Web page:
California-via-Cambridge based drone duo The Fun Years is Ben Recht on baritone guitar and Isaac Sparks on turntables and electronics. They’ve been releasing music since 2004’s Now That’s What I Call Drone, Volume 4. Following up on 2010’s God Was Like, No is this year’s One Quarter Descent, a collection of 4 ambient drones released on LA-based label Spring Break Tapes. Wrapped up in an ever present background of dusty old vinyl hiss, it shows the band continuing with their minimalist yet blissful atmosphere, keeping things on the mellower and more harmonious side of drone.
Each track blends into the next one, the first one being sun blackened field daisy, which starts sparse and soft but grows into a lush many-layered soundscape of guitar loops and turntable noises. As things peter out it leads into Decapite El Mirlo with a lonely descending guitar riff ensconced in crackles and pops that ties the two tracks together. This lull of sorts coagulates into a seething tide of static and feedback, filled out by reverberating guitar and innumerable squiggly little sounds.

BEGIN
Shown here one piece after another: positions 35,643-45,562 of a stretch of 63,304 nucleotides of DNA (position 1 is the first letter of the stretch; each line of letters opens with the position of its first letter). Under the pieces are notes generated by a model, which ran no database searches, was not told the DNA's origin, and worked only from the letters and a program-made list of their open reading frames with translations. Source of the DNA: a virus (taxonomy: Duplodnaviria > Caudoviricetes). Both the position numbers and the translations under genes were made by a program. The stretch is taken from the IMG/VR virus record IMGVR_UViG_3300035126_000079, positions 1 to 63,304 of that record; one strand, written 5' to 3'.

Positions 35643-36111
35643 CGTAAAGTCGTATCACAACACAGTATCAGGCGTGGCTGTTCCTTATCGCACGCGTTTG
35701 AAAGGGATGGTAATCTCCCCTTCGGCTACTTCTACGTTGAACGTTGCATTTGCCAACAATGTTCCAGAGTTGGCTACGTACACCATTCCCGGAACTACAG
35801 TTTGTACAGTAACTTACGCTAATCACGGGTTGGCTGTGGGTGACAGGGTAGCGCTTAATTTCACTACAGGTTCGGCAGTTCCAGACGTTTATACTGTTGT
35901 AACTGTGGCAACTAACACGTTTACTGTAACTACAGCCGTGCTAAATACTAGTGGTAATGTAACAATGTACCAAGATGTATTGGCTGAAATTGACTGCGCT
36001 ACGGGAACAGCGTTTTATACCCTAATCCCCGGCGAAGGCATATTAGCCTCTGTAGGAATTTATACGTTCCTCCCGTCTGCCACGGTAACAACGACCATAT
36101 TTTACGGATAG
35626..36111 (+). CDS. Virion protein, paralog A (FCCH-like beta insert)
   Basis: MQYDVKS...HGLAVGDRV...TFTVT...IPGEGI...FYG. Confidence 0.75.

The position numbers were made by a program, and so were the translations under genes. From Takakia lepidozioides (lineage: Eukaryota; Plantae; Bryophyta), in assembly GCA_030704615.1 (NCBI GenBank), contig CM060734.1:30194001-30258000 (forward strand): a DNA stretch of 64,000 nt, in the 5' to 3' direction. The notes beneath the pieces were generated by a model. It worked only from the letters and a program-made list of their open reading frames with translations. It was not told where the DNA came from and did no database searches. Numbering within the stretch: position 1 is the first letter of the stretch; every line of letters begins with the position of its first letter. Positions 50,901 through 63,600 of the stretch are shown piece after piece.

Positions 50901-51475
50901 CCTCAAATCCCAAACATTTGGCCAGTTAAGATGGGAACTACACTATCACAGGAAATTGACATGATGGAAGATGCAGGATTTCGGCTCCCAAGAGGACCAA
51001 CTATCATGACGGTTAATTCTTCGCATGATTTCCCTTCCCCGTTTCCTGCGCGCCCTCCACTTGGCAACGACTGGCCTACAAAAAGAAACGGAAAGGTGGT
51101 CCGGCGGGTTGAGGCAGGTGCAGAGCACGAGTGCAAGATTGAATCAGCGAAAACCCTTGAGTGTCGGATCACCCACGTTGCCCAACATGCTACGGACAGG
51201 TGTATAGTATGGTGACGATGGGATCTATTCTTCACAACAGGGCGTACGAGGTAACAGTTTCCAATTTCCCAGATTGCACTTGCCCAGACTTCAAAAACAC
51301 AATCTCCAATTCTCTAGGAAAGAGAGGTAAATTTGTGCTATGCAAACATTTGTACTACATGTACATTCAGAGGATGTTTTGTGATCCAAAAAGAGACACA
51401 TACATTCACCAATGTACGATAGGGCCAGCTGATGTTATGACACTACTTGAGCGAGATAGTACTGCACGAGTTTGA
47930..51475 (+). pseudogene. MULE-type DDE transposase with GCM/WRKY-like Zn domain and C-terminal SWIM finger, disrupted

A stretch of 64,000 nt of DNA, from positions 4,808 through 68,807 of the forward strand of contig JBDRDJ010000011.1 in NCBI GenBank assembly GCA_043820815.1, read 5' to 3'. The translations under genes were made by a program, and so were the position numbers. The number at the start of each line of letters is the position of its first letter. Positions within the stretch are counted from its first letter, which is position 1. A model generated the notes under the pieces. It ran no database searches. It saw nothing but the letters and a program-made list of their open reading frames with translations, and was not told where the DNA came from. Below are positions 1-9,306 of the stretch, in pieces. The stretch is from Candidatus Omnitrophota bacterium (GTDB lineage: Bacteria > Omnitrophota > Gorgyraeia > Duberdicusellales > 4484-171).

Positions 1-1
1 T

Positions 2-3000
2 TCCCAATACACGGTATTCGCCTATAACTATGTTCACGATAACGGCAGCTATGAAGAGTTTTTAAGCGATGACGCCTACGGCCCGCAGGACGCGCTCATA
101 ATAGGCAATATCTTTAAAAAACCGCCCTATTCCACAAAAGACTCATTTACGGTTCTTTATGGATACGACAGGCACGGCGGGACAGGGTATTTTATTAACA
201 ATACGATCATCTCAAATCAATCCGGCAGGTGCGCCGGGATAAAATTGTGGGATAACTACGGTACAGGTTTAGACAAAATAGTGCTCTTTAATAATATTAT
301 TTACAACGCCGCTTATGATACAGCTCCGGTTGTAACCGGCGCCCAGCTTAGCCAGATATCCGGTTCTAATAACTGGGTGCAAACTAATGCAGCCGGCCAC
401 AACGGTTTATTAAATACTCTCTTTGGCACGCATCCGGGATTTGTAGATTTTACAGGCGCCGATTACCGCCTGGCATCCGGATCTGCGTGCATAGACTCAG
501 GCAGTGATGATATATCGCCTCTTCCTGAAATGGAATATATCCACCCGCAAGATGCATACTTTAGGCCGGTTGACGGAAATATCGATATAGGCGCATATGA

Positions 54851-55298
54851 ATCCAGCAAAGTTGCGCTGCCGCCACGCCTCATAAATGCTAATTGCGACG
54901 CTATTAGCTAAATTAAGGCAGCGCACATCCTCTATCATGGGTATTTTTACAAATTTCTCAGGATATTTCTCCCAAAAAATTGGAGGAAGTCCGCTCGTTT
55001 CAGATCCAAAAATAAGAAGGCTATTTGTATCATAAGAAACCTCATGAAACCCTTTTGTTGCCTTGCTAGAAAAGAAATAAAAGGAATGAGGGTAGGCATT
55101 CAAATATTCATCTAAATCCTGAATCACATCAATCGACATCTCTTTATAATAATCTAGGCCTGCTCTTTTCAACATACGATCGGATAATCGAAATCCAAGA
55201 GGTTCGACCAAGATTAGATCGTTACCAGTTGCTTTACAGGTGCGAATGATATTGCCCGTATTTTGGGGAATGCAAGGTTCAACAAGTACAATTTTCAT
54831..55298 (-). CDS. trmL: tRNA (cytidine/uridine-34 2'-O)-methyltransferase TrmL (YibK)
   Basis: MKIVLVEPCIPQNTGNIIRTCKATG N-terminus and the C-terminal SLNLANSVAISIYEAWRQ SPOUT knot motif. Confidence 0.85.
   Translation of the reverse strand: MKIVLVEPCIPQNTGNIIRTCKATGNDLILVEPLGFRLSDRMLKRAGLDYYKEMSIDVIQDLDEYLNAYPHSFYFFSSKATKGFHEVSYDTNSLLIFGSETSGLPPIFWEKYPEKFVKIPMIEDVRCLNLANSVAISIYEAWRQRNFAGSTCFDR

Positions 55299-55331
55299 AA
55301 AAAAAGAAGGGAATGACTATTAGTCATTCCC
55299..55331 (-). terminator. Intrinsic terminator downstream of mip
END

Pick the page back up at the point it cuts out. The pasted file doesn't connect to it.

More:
The next side is similar, starting strong with Sea The Shroud, one of the most guitar-heavy yet subdued tracks on this already chilled out album. After a ponderous and beautiful intro with a wonked out little piano sample, the drone balloons into layers of bubbly looping guitar, before wandering off into the scratchy warmth of Janice Was Into Recovery to close out the album.
The Fun Years excell at reconciling their gadgets with a dreamy organic vibe, like the meandering thoughts of a cyborg with its head in the clouds. Their emphasis on the repetition of simple phrases evokes a similar sort of atmosphere to minimalist composers of yore, while the contrast created by recht’s guitar and sparks’ electronics,adds to their freshness among drone artists. You’ll have to listen to one quarter descent over on bandcamp, since the limited cassette run is sadly sold out.